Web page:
The good news for the Raiders is that many of the owners have been publicly open-minded to the idea.  In a piece published on The Monday Morning Quarterback, contributor Jenny Vrentas received statements from multiple owners, all of which were shockingly optimistic about a franchise potentially being placed in Sin City.  In fact, it appears that for most owners the issue of franchise location has little to do with the potential gambling conflicts and much more to do with the sustainability of a franchise in a city that houses approximately 600,000 residents.

There are many fascinating issues surrounding this potential move.  The first of which is the aforementioned population of Las Vegas.  With the way stadiums are currently designed, any team in Las Vegas would have to show that they could consistently draw a seventh of the local population.  Undoubtedly, there would be a percentage of seats sold to tourists, but sports teams are not nearly the tourism draws that the owners would like us all to believe.  So for a league that blacks out games that are not sold out, the number one concern for the Raiders has to be their ability to demonstrate how they can consistently fill the stadium.

The second obvious issue is the virtually unlimited access to gambling.  Proponents of the move often dismiss this issue, often citing the ease of gambling access via the internet.  But I do not buy it.  No doubt that all of us can place bets in fantasy games or put a wager on a big game; but putting young millionaires in Sin City where they will undoubtedly be comped up and down the strip is a legitimate concern.  Not to acknowledge that likely scenario is to be willfully ignorant.

A third issue that no one is talking about is whether or not Las Vegas even wants an NFL franchise.  I was in Las Vegas shortly after they hosted the NBA All Star Game in 2007 and I can personally attest to the fact that the disaster that was that weekend left a sour taste in the collective mouths of Las Vegas residents.  Also, how would the casinos handle the games centering around a local franchise?  Right now Las Vegas does not allow gambling on local sporting event.  So for instance, you can not place a wager on any UNLV sporting event in any Las Vegas casino.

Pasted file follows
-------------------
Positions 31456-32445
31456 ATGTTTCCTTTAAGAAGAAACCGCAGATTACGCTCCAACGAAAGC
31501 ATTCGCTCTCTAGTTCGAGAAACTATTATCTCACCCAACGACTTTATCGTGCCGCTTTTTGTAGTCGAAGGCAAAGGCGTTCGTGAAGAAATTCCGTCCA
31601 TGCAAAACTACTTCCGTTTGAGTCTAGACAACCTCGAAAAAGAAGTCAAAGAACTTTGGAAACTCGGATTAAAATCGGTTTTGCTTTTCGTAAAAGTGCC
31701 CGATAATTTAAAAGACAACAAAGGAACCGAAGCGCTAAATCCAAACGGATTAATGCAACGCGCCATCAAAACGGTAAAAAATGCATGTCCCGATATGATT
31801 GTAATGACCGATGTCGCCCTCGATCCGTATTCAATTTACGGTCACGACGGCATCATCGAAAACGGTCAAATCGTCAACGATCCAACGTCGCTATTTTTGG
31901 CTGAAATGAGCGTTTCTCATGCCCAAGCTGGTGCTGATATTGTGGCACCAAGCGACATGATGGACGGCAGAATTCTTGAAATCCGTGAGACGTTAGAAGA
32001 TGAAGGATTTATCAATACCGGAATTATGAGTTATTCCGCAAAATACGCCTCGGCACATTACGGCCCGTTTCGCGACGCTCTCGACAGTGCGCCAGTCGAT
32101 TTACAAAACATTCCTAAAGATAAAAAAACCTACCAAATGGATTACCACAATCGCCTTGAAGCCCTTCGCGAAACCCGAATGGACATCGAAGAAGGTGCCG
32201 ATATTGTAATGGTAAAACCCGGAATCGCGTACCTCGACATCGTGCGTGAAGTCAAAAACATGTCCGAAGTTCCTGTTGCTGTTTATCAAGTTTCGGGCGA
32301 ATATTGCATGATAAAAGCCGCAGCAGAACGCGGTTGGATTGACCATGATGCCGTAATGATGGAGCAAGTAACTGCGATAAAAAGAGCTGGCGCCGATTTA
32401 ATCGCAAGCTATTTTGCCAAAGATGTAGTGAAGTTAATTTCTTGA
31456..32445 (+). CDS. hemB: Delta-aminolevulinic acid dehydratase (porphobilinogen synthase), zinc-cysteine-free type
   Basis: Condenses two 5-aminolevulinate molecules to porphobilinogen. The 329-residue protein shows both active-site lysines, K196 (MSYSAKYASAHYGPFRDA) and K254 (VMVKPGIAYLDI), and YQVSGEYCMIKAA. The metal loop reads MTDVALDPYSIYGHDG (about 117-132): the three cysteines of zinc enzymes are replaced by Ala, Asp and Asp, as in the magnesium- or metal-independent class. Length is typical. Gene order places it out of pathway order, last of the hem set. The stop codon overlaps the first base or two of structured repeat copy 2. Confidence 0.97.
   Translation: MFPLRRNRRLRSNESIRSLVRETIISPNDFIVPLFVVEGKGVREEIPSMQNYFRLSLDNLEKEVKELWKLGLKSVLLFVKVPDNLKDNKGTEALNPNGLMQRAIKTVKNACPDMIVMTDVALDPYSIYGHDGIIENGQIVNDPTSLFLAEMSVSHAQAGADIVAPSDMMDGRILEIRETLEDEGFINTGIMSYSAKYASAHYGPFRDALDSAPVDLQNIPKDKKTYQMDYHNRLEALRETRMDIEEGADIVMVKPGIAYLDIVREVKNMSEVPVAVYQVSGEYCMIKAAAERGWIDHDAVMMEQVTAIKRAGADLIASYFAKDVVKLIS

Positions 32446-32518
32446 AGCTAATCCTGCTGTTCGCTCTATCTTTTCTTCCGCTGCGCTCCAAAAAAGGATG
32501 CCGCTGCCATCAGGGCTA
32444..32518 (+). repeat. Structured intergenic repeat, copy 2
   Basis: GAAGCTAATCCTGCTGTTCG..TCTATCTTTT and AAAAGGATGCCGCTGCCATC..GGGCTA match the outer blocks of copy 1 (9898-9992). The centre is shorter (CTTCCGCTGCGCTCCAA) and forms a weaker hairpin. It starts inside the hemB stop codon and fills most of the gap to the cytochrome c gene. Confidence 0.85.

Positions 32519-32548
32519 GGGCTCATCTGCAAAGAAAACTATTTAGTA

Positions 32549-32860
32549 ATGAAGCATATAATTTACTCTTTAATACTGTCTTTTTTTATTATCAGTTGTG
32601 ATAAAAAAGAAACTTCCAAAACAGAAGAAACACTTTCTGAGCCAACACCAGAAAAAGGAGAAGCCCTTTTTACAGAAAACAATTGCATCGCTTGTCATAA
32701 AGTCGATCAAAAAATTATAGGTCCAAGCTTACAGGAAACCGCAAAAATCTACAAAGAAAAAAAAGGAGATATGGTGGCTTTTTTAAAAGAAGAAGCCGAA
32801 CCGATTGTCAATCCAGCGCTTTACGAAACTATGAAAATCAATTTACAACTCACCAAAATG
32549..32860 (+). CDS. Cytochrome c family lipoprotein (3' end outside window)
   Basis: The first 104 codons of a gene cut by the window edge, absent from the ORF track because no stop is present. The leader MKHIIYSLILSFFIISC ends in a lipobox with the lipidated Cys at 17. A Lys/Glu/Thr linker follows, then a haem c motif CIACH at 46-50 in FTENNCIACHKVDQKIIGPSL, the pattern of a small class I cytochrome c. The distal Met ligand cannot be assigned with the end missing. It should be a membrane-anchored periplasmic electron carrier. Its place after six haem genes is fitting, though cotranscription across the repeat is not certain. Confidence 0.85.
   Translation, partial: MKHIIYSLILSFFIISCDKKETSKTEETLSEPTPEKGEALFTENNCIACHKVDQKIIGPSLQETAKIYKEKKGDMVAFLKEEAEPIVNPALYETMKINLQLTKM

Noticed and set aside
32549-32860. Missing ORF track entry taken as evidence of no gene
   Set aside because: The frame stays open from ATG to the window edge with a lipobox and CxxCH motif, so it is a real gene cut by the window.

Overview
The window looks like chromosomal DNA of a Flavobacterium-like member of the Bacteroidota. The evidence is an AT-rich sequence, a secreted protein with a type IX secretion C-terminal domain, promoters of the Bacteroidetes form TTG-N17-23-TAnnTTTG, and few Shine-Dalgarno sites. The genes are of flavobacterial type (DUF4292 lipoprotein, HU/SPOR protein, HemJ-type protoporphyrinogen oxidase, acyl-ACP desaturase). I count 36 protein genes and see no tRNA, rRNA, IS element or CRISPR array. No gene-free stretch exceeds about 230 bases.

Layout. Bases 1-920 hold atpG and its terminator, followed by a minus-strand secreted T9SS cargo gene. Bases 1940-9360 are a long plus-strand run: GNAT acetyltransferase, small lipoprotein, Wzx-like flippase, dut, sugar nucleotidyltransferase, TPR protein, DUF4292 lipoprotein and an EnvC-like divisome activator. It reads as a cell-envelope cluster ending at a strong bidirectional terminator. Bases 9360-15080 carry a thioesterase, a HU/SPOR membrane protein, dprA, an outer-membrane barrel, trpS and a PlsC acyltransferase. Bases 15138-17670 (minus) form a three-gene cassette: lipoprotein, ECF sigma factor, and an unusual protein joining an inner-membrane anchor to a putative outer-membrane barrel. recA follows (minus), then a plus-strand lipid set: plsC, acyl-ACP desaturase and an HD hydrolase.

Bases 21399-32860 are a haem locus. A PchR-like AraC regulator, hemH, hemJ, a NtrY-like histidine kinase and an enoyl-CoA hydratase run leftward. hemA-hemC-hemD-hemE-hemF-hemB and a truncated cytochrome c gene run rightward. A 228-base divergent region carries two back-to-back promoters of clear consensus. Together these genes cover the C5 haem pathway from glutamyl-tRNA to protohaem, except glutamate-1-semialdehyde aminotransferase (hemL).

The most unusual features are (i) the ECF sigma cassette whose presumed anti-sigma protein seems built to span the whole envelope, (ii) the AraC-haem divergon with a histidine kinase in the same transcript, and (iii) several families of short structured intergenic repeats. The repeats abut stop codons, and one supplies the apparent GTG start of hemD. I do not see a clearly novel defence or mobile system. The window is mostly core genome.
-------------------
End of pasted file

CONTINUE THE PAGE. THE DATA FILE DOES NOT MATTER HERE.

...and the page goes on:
That would not be an option for an NFL franchise, especially if the team regularly competes in the playoffs and potentially a Super Bowl.  Can you imagine the millions of dollars lost to the Nevada economy if Las Vegas could not legally allow gambling on the most gambled on sporting event in the United States? That would be disastrous.

But all of those arguments aside, the NFL has one major benefit on their side:  the NHL.  The NHL has taken the plunge and is putting a franchise in Las Vegas.  This gives the NFL the luxury of time.  All the NFL owners have to do is sit back and watch.  Obviously the logistics and economic figures associate with an NFL event and an NHL event are completely different, but this is the best test run the NFL could hope for.

So with a little patience, the NFL gets one step closer from turning the Oakland Raiders into the Las Vegas Strippers (patent pending on that name…)


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What Does A Successful Coaching Job Look Like For Gus Bradley In 2016?


Gus Bradley is entering his fourth season as the head man in Jacksonville, and it is a crucial season for him if he wants to stay at the helm. Significant progress must be shown by his team on the field this season.

Up to this point, limited talent on the roster has given Bradley some leniency, but those days are over. GM Dave Caldwell and staff have done a fantastic job bringing in talent through free agency and the draft. The Jaguars now have a roster filled with young, talented players. Any excuses to be made on Bradley’s behalf are quickly evaporating.

Jacksonville has been on many experts’ lists of teams on the rise, and expectations for the team are as high as they have been since 2008.  This team is expected to no longer be a doormat for the other teams in the league.

So given the amount of talent finally assembled on the roster, and the high expectations, what should be considered a successful season for Gus Bradley and the Jaguars?

While the Jaguars are expected to be a competitive team, I certainly don’t expect team owner Shad Khan and the front office having a ‘playoffs or bust’ goal. It still seems a season too early for that.